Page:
At the start of the hearing, the court reiterated what it had said on January 18 that WhatsApp was a private app and it was optional whether to download it or not.
“It is not mandatory to download it. Every other app has similar terms and conditions regarding sharing of user information with others,” the court said and asked why the petitioner was challenging the policy of WhatsApp.
The court also observed that the Personal Data Protection Bill was being considered by Parliament and the government was looking into issues raised in the plea.
During the hearing, ASG Sharma told the court that by not giving Indian users the option to opt out of sharing their data with other companies of Facebook, WhatsApp prima facie appears to be treating users with an “all or nothing approach”.
“This leverages the social significance of WhatsApp to force users into a bargain which may infringe on their interests in information privacy and information security,” he further said.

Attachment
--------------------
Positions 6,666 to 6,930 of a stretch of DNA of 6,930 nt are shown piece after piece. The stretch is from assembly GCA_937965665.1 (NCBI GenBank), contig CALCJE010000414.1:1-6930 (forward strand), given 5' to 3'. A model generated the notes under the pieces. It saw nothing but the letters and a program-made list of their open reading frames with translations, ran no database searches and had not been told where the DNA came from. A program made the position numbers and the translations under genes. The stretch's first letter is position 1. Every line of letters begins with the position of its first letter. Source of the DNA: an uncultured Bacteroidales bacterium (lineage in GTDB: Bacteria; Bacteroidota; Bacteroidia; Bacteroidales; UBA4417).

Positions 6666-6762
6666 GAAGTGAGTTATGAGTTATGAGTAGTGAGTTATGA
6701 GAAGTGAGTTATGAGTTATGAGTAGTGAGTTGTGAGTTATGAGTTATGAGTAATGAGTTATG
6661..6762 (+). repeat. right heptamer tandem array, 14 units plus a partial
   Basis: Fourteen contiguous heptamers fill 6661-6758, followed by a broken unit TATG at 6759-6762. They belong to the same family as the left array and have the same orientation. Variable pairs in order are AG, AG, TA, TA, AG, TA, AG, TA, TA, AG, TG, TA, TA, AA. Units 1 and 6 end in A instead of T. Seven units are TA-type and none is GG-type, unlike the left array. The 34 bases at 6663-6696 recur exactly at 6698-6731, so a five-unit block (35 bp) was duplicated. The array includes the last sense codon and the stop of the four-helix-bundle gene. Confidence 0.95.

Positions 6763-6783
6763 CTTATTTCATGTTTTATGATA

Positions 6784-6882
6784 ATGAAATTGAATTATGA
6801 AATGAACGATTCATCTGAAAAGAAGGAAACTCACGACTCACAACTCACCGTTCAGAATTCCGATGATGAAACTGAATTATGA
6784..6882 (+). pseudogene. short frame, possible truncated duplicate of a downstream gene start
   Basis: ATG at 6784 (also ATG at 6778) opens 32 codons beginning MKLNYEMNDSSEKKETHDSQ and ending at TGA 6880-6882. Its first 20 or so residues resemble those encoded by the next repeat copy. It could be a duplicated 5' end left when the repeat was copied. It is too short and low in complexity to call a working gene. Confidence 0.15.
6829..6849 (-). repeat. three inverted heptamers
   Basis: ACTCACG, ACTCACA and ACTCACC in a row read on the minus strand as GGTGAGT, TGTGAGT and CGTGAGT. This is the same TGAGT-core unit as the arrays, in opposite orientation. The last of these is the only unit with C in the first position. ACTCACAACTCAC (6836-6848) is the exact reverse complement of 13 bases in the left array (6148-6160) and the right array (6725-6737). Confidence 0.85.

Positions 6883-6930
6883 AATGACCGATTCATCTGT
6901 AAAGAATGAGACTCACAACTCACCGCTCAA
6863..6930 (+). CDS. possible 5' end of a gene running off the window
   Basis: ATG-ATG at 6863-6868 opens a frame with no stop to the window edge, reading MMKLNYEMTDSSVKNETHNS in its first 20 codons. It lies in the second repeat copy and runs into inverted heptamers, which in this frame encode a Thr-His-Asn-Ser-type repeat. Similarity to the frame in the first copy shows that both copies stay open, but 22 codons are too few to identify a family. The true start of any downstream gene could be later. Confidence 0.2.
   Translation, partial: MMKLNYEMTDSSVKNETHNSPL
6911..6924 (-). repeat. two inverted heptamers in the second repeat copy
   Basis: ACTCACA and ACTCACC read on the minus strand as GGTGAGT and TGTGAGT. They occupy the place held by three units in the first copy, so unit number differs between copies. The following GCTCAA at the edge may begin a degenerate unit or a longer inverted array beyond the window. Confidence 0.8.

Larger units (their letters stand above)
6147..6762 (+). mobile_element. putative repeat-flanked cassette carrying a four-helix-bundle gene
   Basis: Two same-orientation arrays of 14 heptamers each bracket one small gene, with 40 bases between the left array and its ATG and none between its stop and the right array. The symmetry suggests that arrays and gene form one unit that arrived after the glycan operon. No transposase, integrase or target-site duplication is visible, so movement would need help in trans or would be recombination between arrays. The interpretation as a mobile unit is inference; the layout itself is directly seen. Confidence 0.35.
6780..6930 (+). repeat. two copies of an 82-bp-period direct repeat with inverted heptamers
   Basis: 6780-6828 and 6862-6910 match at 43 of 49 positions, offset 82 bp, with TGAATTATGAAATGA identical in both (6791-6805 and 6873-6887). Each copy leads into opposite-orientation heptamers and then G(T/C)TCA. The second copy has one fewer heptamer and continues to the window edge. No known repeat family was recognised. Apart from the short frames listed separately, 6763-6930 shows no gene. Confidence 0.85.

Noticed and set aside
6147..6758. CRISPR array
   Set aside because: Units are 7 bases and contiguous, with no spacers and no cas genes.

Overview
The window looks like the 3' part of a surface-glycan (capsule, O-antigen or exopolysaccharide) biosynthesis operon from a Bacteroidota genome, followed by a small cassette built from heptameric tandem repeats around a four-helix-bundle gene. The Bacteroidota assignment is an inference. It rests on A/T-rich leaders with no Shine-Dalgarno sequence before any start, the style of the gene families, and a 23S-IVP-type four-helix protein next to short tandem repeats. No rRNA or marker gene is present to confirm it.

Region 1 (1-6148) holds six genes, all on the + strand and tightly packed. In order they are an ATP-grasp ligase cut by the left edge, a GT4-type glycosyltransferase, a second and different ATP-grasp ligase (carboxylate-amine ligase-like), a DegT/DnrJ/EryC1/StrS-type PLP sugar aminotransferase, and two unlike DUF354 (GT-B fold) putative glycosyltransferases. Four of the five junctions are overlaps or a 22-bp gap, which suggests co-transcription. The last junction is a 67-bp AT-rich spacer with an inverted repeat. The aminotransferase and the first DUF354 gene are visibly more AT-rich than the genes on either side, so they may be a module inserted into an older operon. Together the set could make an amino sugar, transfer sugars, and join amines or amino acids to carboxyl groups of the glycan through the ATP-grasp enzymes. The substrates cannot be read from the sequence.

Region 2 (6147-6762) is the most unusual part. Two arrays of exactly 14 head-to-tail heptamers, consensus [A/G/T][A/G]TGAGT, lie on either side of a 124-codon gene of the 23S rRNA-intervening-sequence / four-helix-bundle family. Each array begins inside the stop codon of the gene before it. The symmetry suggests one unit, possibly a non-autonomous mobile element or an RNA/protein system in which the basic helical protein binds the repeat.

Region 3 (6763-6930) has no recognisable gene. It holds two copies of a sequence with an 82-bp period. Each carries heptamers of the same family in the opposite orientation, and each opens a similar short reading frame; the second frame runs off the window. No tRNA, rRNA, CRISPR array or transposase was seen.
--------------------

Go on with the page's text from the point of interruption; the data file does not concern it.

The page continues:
He also told the court that though the issue was between two private individuals — WhatsApp and its users — the scope and expanse of WhatsApp “make it a germane ground that reasonable and cogent policies are put in place which is being done by the Personal Data Protection Bill and discussions are very much on”. Sharma said the government was already looking into the issue and has sent a communication to WhatsApp seeking certain information.
Senior advocate Kapil Sibal, appearing for WhatsApp, told the court that the communication has been received and will be responded to. The court, thereafter, listed the matter for hearing on March 1.
Under the new policy, users can either accept it or exit the app, but they cannot opt not to share their data with other Facebook-owned or third party apps.